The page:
Under the microscope: Brexit and the disabled community

We can’t escape it: Brexit. Everywhere you look there is breaking news, analysis, theories and more on what is happening. The most important question is: how will Brexit affect the disabled community?


Firstly, what is Brexit? Britain’s exit – or Brexit – is the process of the United Kingdom leaving the European Union (EU). On Tuesday 23 June 2016 a referendum took place to decide if the UK should leave or remain in the EU; leave won by 51.9 per cent to 48.1 per cent.

With over 30 million people turning out to vote, the seriousness of Brexit is tangible. Brexit will literally impact on everyone’s daily life.

As news broke on Tuesday (15 January) that Prime Minister Theresa May’s Brexit deal was rejected by 230 votes – the largest Government defeat in a century – the future looks no clearer.

With disability rights currently safeguarded by EU legislation, the decision to leave the EU might have a drastic impact on disability funding, support, and care.


Upon leaving the EU, all EU laws will be converted into UK domestic laws – which is estimated to account for 13.2 per cent of EU laws enacted between 1993 and 2004.

One of the most important laws people have concerns about is the European Convention of Human Rights. Although the UK is potentially leaving Europe, the government has stated that it: “is committed to membership of the European Convention on Human Rights.”

In legal terms, any disputes to a law or legal standing can be taken to a European Court of Justice, as it outweighs a UK Supreme Court decision. However, again, this will not be the case after Brexit meaning the UK Supreme Court is the highest court in Britain.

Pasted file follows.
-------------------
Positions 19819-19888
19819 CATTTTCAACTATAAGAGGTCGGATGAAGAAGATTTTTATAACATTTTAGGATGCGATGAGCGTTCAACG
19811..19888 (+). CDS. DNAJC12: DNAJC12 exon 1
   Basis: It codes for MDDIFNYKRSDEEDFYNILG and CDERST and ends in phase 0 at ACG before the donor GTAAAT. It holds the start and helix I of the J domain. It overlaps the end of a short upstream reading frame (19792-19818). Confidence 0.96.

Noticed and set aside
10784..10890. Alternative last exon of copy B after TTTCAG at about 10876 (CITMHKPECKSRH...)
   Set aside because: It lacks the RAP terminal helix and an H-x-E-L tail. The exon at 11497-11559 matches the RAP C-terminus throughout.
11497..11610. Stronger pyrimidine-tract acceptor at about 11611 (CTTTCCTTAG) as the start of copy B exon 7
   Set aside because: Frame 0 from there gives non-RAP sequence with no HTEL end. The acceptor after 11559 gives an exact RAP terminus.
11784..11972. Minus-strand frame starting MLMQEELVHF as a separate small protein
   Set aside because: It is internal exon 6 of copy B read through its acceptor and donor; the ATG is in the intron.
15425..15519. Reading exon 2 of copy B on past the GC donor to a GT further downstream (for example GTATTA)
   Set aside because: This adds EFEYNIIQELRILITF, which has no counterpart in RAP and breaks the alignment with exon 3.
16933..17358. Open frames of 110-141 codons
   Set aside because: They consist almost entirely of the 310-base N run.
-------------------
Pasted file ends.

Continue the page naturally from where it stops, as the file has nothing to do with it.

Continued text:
Similarly, funding could be impacted with Brexit. Employment services could face cuts as between 2014 – 2020, the European social fund (ESF) and European regional development fund invested around €11.8 billion across the UK. €4.9 billion of this fund is dedicated to getting disabled people back or into work. We could lose this funding when Britain leaves.

Also, December 2015 saw the EU propose the European Accessibility Act. This Act is in place to improve functions in the internal market for accessible products and services. If we were to leave, the EU is not bound to continue supporting the Act.


Disability charities are working to ensure the disabled community are not significantly impacted due to the Brexit. In fact, Disability Rights UK has released their own manifesto detailing their proposals for supporting the disabled community post-Brexit. These include, but are not limited to:

  • Maintaining all EU-based disability rights existing at the time the UK leaves.
  • Continuing to upstand existing disability rights which are incorporated in domestic law.
  • Matching disability funding currently being provided by the EU.
  • Recognising initiatives useful to disabled people.
  • Continued commitment to the European Convention on Human Rights

There is still a lot of uncertainty ahead, but there is a stronghold of people working to ensure disability rights are not greatly impacted to ensure everyone is supported. 

We will be continuing this research and you can read more in the upcoming March/April issue of the magazine.

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